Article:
In this project the Principal Investigators will examine the local variation that occurs as part of a top-down effort within a highly institutionalized national system. Institutional theory suggests that local organizations will adopt new national practices to remain legitimate in their larger field of activity, leading to organizational homogeneity; however there is growing interest in the role of local institutions in shaping alternative local responses. As a result local organizations may remain only loosely coupled to broader change efforts. The investigators will explore to what extent change has occurred in local United Way systems over the last decade as part of the move to Community Impact and how such change is associated with shifting community logics and resource environments.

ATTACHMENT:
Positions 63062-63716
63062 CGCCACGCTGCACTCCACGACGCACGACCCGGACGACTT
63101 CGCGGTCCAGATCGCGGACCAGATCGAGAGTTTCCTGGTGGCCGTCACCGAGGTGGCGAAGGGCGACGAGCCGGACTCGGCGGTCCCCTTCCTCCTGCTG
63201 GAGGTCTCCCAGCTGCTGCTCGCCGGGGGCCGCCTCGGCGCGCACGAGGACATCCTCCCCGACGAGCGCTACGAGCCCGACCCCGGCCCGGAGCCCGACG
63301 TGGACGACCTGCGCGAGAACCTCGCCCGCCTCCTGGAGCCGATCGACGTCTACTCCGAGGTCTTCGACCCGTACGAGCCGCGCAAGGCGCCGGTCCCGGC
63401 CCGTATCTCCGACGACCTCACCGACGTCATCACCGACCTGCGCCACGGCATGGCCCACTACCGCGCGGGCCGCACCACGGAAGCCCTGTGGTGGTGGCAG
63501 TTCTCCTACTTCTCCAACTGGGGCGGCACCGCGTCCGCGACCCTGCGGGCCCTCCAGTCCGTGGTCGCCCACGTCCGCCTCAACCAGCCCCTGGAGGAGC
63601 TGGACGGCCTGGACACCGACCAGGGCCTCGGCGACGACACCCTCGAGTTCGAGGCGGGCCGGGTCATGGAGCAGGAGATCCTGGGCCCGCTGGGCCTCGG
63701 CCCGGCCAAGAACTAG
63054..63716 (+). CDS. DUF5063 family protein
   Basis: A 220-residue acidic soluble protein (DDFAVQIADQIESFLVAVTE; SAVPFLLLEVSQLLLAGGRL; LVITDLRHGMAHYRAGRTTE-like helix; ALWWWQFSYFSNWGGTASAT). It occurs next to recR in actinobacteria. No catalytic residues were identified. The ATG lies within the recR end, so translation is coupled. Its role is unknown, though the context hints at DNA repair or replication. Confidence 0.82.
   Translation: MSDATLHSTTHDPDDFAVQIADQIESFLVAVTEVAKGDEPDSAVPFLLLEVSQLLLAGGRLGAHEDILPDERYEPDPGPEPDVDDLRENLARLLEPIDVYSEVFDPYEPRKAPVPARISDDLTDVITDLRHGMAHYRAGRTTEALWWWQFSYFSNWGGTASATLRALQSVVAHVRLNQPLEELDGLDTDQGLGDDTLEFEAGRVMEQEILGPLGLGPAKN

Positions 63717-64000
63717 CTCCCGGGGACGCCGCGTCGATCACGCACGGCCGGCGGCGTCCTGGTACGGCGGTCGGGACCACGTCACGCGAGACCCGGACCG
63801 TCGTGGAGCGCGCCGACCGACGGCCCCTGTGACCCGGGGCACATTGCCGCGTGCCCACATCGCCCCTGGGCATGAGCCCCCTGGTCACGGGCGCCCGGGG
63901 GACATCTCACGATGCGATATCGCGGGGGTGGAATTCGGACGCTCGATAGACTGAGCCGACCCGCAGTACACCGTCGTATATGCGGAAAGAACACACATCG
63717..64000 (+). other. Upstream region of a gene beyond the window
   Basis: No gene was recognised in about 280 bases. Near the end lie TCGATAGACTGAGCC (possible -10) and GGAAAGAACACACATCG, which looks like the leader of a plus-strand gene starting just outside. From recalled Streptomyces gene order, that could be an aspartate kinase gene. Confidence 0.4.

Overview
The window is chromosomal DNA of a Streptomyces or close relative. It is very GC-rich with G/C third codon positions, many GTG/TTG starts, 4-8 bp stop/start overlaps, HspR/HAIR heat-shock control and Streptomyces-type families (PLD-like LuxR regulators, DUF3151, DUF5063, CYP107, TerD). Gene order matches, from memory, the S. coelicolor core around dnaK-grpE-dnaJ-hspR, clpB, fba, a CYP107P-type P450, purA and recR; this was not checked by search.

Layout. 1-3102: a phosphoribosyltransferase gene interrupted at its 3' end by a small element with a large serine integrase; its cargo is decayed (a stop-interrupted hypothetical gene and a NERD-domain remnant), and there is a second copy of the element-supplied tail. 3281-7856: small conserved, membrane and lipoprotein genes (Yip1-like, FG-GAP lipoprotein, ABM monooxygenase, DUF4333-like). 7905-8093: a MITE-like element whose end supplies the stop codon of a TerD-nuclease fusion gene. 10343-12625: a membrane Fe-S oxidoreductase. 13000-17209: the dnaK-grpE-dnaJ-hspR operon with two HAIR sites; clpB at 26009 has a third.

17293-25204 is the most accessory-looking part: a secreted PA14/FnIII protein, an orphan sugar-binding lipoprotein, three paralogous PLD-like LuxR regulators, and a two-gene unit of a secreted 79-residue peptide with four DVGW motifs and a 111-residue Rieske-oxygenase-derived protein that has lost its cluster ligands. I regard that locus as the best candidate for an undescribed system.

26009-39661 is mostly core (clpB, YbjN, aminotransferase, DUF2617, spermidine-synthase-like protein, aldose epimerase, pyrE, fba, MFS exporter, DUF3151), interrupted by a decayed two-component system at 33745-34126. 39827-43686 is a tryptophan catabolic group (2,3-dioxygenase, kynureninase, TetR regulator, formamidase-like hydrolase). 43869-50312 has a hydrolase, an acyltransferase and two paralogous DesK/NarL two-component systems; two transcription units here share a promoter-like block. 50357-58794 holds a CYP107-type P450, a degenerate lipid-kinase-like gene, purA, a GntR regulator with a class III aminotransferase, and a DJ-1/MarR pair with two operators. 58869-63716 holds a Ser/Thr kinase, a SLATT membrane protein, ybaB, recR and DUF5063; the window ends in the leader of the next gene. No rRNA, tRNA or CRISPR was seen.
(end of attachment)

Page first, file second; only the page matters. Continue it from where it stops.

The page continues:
In terms of broader impacts, this research is particularly important during the current sustained recession because in the face of severe economic challenges organizations may face increased pressures to resolve the tensions between national legitimacy and local resource demands. The results of the study will potentially advance practical understanding about change in institutionalized systems. Also, the research team will create a publicly available hierarchical database that matches all local United Ways within the United Way system and the community contexts in which they are embedded to the nonprofits that they fund. This asset will be of value to other researchers.